Top Ten Ways to Reduce Speaking Anxiety
As you can see in this section, there are many factors that contribute to speaking anxiety, and there are many ways to address it. The following is a list of the top ten ways to reduce speaking anxiety that I developed with my colleagues, which helps review what we’ve learned.
- Remember, you are not alone. Public speaking anxiety is common, so don’t ignore it—confront it.
- Remember, you can’t literally “die of embarrassment.” Audiences are forgiving and understanding.
- Remember, it always feels worse than it looks.
- Take deep breaths. It releases endorphins, which naturally fight the adrenaline that causes anxiety.
- Look the part. Dress professionally to enhance confidence.
- Channel your nervousness into positive energy and motivation.
- Start your outline and research early. Better information = higher confidence.
- Practice and get feedback from a trusted source. (Don’t just practice for your cat.)
- Visualize success through positive thinking.
- Prepare, prepare, prepare! Practice is a speaker’s best friend.
How Much Emphasis Should We Place on Delivery?
Before you read the rest of the chapter, take some time to think about the balance between the value of content and delivery in a speech. We know it’s important to have solid content and to have an engaging and smooth delivery to convey that content, but how should each category be weighted and evaluated? Most people who have made it to college can put the time and effort into following assignment guidelines to put together a well-researched and well-organized speech. But some people are naturally better at delivering speeches than others. Some people are more extroverted, experience less public speaking anxiety, and are naturally more charismatic than others. Sometimes a person’s delivery and charisma might distract an audience away from critically evaluating the content of their speech. Charismatic and well-liked celebrities and athletes, for example, are used to endorse products and sell things to the public. We may follow their advice because we like them, instead of basing our choice on their facts or content. Aristotle, Cicero, and other notable orators instructed that delivery should be good enough to present the material effectively but not so good or so bad that it draws attention to itself. But in today’s celebrity culture, the bling or packaging is sometimes more valued than the contents. This leads us to some questions that might help us unpack the sometimes tricky relationship between content and delivery.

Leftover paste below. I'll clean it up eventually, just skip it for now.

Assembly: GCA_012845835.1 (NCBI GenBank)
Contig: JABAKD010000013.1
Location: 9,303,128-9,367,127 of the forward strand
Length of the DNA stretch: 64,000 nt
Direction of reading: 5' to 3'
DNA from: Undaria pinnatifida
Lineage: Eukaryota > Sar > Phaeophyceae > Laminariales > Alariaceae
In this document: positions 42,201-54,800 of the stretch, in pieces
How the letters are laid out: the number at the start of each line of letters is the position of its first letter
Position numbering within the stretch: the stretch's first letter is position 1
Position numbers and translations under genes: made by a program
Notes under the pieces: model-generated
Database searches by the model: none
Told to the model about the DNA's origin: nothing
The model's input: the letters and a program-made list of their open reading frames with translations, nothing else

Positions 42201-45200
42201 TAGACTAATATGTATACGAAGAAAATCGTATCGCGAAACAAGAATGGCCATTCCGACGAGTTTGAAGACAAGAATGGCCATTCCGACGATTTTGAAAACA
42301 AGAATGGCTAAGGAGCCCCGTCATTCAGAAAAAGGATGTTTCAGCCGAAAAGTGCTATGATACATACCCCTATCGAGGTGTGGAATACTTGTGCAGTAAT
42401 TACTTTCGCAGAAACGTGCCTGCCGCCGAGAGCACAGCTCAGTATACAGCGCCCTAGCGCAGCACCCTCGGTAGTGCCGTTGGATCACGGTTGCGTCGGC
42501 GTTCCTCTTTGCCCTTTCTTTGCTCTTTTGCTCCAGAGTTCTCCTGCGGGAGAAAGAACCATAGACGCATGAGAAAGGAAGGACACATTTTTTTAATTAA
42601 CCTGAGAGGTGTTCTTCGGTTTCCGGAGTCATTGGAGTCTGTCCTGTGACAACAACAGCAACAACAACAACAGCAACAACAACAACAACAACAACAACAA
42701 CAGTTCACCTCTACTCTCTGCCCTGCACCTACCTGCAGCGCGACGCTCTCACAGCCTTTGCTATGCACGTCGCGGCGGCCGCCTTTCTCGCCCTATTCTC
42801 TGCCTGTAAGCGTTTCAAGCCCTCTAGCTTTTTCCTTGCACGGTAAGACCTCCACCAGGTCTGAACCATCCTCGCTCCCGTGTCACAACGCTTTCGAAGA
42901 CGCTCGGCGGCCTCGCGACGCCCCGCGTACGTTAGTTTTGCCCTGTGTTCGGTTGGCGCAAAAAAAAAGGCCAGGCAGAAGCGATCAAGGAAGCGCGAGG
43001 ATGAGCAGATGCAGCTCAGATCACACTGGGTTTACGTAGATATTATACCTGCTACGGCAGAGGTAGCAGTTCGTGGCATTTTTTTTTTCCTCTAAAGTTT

- Do you think worries about content or delivery contribute more to speaking anxiety? Explain your choice.
- How should someone be evaluated who works hard to research, organize, and write a speech, but doesn’t take the time to practice so they have a good delivery? What if they practice, but still don’t deliver the speech well on speech day?
- How should we evaluate a speaker who delivers an engaging speech that gets the audience laughing and earns a big round of applause but doesn’t verbally cite sources or present well-organized ideas?
- Is it ethical for someone to use their natural charisma or speaking abilities to win over an audience rather than relying on the merit and strength of their speech content? In what speaking situations would this be more acceptable? Less acceptable?
- Getting integrated: Public speaking anxiety is a form of communication apprehension (CA) that is commonly experienced by many people and can be effectively managed using a variety of strategies. While we most often think of public speaking anxiety as an issue in the classroom and workplace, it can affect communication in personal and civic contexts as well.
- Systematic desensitization helps lessen public speaking anxiety through repeated exposure to real or imagined public speaking scenarios.
- Cognitive restructuring addresses public speaking by replacing negative thoughts with more positive thoughts, and COM therapy can help you view public speaking as a conversation rather than a performance.
- Skills training allows you to focus on improving specific skills related to public speaking, which can increase confidence and lead to further skill development.
- Physical relaxation exercises like deep breathing and stretching allow us to voluntarily use our bodies to address involuntary bodily reactions to anxiety.
- Test your speaking anxiety using McCroskey’s “Personal Report of Public Speaking Anxiety” (PRPSA). You can access the scale here: http://www.jamescmccroskey.com/measures/prpsa.htm. Follow the directions to determine your score. Do you agree with the result? Why or why not?
- Of the strategies for managing public speaking anxiety listed in the chapter (systematic desensitization, cognitive restructuring, skills training, physical relaxation exercises), which do you think would be most useful for you and why?
- When you take a communication course like this one, you are automatically engaging in some skills training. What are some public speaking skills that you are already good at? What are some skills that you should work on? Write out three goals you would like to accomplish for your next speech that focus on improving your public speaking skills.